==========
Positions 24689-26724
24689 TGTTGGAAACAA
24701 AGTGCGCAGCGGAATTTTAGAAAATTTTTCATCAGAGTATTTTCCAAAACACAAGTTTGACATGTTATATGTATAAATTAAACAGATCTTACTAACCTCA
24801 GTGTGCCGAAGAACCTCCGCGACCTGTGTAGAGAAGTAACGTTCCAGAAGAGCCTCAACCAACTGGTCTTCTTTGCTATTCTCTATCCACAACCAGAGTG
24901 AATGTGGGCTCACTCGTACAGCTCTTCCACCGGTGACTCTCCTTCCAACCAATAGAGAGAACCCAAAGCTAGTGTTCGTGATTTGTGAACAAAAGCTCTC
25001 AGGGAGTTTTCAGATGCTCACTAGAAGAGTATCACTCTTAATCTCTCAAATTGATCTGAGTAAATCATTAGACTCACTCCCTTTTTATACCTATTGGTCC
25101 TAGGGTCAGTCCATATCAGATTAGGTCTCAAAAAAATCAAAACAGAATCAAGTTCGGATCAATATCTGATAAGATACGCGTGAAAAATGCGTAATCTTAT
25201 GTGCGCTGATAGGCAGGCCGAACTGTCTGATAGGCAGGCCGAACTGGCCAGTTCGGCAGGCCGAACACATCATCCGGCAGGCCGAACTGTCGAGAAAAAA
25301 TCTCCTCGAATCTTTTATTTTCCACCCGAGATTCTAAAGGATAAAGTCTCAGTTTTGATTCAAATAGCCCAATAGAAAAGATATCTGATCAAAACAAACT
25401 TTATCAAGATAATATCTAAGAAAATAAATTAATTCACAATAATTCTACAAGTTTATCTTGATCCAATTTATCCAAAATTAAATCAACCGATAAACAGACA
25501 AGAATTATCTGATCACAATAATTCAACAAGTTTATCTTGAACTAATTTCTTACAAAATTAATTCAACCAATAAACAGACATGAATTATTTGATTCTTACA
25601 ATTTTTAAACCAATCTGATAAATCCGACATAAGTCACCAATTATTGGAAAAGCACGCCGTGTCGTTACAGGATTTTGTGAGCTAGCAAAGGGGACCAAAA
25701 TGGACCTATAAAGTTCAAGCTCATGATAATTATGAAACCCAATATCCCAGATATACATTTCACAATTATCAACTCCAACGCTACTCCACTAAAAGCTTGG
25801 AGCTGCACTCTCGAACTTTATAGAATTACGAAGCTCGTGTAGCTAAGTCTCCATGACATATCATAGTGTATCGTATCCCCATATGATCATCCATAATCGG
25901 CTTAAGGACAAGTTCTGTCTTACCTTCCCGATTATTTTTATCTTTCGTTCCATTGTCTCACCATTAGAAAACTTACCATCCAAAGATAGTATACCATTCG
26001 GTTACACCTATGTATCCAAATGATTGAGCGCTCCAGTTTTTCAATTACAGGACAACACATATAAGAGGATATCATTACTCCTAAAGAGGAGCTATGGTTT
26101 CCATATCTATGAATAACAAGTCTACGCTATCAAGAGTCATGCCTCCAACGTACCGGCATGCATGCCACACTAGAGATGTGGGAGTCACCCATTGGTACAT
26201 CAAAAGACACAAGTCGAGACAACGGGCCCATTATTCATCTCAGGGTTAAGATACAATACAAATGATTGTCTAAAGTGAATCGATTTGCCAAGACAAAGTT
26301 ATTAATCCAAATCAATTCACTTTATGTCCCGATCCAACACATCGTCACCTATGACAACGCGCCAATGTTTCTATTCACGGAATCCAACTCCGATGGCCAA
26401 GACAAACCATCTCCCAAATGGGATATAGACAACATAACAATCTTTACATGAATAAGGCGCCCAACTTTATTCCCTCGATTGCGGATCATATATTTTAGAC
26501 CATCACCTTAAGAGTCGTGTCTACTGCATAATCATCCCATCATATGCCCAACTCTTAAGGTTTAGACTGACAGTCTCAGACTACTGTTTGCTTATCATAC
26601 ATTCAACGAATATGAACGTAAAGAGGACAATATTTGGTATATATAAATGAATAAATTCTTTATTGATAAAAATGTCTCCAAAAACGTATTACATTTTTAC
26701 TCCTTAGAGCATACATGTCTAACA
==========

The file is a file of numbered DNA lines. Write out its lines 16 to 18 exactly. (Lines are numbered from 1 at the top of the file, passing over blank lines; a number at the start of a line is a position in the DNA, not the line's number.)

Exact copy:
26001 GTTACACCTATGTATCCAAATGATTGAGCGCTCCAGTTTTTCAATTACAGGACAACACATATAAGAGGATATCATTACTCCTAAAGAGGAGCTATGGTTT
26101 CCATATCTATGAATAACAAGTCTACGCTATCAAGAGTCATGCCTCCAACGTACCGGCATGCATGCCACACTAGAGATGTGGGAGTCACCCATTGGTACAT
26201 CAAAAGACACAAGTCGAGACAACGGGCCCATTATTCATCTCAGGGTTAAGATACAATACAAATGATTGTCTAAAGTGAATCGATTTGCCAAGACAAAGTT